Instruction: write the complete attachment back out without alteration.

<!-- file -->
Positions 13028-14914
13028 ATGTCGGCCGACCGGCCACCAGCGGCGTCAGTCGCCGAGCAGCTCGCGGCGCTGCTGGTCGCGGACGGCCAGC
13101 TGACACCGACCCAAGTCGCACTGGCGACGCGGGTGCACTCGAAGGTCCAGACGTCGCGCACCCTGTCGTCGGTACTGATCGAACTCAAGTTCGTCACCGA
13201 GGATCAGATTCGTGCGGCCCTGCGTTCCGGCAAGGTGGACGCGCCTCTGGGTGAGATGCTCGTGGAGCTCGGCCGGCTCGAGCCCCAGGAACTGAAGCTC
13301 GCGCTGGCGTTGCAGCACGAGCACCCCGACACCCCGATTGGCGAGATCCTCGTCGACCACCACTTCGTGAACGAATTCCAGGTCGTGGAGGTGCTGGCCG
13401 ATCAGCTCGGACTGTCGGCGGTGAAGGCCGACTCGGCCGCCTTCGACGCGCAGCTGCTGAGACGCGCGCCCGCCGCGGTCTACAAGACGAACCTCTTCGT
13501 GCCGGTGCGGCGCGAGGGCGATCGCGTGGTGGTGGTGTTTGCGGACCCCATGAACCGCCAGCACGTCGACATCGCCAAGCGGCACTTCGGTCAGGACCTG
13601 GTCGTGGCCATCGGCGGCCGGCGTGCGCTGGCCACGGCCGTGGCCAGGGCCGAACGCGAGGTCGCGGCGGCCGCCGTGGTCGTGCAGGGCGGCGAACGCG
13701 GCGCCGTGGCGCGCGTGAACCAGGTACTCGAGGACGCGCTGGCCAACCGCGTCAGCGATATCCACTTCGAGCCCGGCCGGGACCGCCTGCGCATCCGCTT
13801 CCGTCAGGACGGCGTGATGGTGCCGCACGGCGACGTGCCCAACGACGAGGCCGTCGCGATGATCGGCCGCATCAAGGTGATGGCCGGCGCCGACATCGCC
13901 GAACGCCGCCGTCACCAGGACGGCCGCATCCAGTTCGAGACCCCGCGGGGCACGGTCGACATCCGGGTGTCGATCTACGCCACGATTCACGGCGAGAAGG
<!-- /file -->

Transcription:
Positions 13028-14914
13028 ATGTCGGCCGACCGGCCACCAGCGGCGTCAGTCGCCGAGCAGCTCGCGGCGCTGCTGGTCGCGGACGGCCAGC
13101 TGACACCGACCCAAGTCGCACTGGCGACGCGGGTGCACTCGAAGGTCCAGACGTCGCGCACCCTGTCGTCGGTACTGATCGAACTCAAGTTCGTCACCGA
13201 GGATCAGATTCGTGCGGCCCTGCGTTCCGGCAAGGTGGACGCGCCTCTGGGTGAGATGCTCGTGGAGCTCGGCCGGCTCGAGCCCCAGGAACTGAAGCTC
13301 GCGCTGGCGTTGCAGCACGAGCACCCCGACACCCCGATTGGCGAGATCCTCGTCGACCACCACTTCGTGAACGAATTCCAGGTCGTGGAGGTGCTGGCCG
13401 ATCAGCTCGGACTGTCGGCGGTGAAGGCCGACTCGGCCGCCTTCGACGCGCAGCTGCTGAGACGCGCGCCCGCCGCGGTCTACAAGACGAACCTCTTCGT
13501 GCCGGTGCGGCGCGAGGGCGATCGCGTGGTGGTGGTGTTTGCGGACCCCATGAACCGCCAGCACGTCGACATCGCCAAGCGGCACTTCGGTCAGGACCTG
13601 GTCGTGGCCATCGGCGGCCGGCGTGCGCTGGCCACGGCCGTGGCCAGGGCCGAACGCGAGGTCGCGGCGGCCGCCGTGGTCGTGCAGGGCGGCGAACGCG
13701 GCGCCGTGGCGCGCGTGAACCAGGTACTCGAGGACGCGCTGGCCAACCGCGTCAGCGATATCCACTTCGAGCCCGGCCGGGACCGCCTGCGCATCCGCTT
13801 CCGTCAGGACGGCGTGATGGTGCCGCACGGCGACGTGCCCAACGACGAGGCCGTCGCGATGATCGGCCGCATCAAGGTGATGGCCGGCGCCGACATCGCC
13901 GAACGCCGCCGTCACCAGGACGGCCGCATCCAGTTCGAGACCCCGCGGGGCACGGTCGACATCCGGGTGTCGATCTACGCCACGATTCACGGCGAGAAGG